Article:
So Breast Self Examination(BSE) should be the part of screening programme for every women more than 30 years evry 3 monthly along with physical examination by clinician yearly.

In addition Digital Mammogram should be part of examination for every women more than 40 years on yearly basis.

Any of the following unusual changes in the breast can be a symptom of breast cancer:
• swelling of all or part of the breast
• skin irritation or dimpling
• breast pain
• nipple pain or the nipple turning inward
• redness, scaliness, or thickening of the nipple or breast skin
• a nipple discharge other than breast milk
• a lump in the underarm area

These changes also can be signs of less serious conditions in around 90% of cases such as an infection or a cyst.However, it’s important to get any breast changes checked out promptly by a doctor.



Evaluation & Treatment

Once Cancer has been confirmed, staging work up will be done in form of chest, abdominal and bone imaging to to decide further paln of treatment.

Usually Locoregional disease that is not gone to other areas of body will be treated by cocktails of different modalities like Surgery, Chemotherapy,Radiotherapy and targeted therapy and hormonal therapy depending on stage and naure of your disease.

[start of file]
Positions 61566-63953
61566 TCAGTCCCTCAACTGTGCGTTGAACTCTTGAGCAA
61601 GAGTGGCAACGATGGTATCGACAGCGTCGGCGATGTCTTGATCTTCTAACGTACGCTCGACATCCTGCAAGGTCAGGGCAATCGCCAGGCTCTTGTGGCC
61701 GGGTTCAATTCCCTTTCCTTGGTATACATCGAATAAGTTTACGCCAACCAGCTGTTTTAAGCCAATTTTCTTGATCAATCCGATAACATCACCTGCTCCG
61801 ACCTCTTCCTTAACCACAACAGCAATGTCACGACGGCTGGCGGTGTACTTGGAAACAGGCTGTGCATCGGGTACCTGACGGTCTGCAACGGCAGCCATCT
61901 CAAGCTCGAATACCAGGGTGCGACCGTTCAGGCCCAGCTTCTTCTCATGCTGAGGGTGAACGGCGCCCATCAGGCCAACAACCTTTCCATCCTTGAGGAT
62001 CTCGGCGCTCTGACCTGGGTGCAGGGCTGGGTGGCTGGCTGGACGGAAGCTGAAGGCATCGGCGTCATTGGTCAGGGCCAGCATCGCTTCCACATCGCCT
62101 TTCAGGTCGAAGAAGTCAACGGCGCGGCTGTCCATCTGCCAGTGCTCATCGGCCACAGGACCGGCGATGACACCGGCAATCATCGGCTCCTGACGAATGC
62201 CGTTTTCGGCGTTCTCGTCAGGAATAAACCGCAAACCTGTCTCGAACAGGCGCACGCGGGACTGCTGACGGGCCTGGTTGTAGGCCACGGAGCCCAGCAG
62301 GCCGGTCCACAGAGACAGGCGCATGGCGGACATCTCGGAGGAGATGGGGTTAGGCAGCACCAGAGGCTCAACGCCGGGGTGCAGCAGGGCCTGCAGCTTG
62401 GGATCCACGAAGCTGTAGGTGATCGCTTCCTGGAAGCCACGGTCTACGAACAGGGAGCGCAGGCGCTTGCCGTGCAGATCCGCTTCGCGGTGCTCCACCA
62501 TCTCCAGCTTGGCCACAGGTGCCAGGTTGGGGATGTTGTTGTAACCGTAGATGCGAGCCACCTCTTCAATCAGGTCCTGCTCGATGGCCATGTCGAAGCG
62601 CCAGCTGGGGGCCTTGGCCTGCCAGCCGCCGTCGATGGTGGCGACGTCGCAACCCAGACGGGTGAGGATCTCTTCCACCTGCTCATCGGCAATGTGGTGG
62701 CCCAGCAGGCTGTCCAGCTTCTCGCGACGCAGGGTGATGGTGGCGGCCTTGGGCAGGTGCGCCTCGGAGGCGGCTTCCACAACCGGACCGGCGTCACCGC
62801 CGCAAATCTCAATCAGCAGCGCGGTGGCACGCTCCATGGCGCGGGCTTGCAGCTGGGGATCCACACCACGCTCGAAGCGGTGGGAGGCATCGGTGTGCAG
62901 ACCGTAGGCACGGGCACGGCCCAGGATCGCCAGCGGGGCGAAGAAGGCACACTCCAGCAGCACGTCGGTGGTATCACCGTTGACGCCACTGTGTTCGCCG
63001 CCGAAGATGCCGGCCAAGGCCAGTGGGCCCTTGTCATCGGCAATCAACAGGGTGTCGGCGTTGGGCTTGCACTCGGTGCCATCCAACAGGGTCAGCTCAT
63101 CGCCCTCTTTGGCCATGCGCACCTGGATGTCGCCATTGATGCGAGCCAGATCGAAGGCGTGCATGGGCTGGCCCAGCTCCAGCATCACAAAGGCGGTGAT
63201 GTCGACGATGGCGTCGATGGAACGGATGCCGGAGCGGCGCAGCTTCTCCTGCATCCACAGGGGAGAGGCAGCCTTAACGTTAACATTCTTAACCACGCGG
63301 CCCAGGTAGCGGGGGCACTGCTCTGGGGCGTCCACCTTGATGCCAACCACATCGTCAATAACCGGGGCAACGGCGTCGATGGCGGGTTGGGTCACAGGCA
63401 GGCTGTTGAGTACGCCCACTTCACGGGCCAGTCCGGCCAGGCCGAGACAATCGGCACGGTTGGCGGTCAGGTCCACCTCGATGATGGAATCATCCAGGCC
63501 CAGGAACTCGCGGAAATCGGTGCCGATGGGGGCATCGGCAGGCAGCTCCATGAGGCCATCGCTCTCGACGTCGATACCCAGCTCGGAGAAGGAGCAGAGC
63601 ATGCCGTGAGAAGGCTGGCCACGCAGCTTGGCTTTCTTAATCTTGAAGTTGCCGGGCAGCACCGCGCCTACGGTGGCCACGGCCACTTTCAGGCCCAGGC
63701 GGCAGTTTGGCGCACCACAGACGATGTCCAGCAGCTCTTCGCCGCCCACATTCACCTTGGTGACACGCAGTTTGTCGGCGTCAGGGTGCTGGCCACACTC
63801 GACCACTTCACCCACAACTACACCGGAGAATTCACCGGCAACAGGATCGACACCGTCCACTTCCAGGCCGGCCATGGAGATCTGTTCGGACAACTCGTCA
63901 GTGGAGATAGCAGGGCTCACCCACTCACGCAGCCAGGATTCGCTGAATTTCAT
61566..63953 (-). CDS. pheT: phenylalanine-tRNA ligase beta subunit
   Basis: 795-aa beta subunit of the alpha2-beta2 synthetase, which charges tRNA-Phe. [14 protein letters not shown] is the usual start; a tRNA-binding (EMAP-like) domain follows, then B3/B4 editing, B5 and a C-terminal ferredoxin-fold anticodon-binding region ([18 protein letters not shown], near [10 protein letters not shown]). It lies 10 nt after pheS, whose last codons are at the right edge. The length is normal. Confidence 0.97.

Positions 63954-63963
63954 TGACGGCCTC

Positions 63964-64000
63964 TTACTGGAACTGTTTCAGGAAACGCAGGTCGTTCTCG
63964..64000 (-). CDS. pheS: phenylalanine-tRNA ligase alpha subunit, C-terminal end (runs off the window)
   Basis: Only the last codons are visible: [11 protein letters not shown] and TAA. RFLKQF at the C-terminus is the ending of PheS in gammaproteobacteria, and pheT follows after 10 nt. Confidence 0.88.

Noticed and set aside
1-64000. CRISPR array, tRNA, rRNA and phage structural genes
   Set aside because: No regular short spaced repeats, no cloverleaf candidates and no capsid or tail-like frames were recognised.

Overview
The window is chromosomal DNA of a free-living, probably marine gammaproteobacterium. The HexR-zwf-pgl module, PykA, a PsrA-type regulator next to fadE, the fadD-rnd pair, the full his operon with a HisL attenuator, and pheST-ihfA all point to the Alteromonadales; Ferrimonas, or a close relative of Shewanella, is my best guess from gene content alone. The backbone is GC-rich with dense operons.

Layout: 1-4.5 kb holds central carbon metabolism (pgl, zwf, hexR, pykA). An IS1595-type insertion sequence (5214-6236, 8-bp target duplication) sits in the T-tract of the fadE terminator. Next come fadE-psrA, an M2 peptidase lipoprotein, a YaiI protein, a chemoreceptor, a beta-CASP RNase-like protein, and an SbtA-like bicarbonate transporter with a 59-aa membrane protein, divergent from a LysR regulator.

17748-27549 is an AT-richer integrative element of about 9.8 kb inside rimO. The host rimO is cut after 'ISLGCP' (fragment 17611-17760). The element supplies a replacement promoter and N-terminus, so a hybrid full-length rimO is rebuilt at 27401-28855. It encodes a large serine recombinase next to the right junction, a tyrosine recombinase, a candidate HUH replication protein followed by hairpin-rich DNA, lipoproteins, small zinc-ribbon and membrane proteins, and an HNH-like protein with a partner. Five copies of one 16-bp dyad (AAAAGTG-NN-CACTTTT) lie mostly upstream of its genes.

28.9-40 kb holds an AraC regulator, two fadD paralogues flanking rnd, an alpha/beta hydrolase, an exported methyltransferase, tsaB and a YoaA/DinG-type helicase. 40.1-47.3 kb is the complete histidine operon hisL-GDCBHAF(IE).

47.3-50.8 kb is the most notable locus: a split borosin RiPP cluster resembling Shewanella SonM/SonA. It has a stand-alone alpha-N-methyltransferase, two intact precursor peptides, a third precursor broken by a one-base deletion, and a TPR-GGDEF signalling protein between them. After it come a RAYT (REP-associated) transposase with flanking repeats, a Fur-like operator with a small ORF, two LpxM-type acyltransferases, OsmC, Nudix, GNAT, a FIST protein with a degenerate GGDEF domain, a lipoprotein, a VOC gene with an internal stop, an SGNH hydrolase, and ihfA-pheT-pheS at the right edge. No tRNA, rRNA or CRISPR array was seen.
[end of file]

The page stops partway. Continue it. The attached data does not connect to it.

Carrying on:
• Know your stage of the disease.
• Know your nature of disease.
• Finalize your treatment plan.
• Take second opinion.



Surgery

Surgery is usually the first line of attack against breast cancer in localized disease and will be done after initial chemotherapy in loclly advanced disease. This section explains the different types of breast cancer surgery.

Decisions about surgery depend on many factors. You and your doctor will determine the kind of surgery that’s most appropriate for you based on the stage of the cancer, the "personality" of the cancer, and what is acceptable to you in terms of your long-term peace of mind.
Explore your surgery options:

What to Expect With Any Surgery :Mastectomy vs. Lumpectomy
Lumpectomy, also known as breast-conserving surgery, is the removal of only the tumor and a small amount of surrounding tissue.
Mastectomy is the removal of all of the breast tissue. Mastectomy is more refined and less intrusive than it used to be because in most cases, the muscles under the breast are no longer removed.
Lymph node removal, or axillary lymph node dissection, can take place during lumpectomy and mastectomy if the biopsy shows that breast cancer has spread outside the milk duct. Some people qualify for the less-invasive sentinel lymph node dissection.
Breast reconstruction is the rebuilding of the breast after mastectomy and sometimes lumpectomy. Reconstruction can take place at the same time as cancer-removing surgery, or months to years later. Some women decide not to have reconstruction or opt for a prosthesis instead.
Prophylactic mastectomy is preventive removal of the breast to lower the risk of breast cancer in high-risk people.
Prophylactic ovary removal is a preventive surgery that lowers the amount of estrogen in the body, making it harder for estrogen to stimulate the development of breast cancer.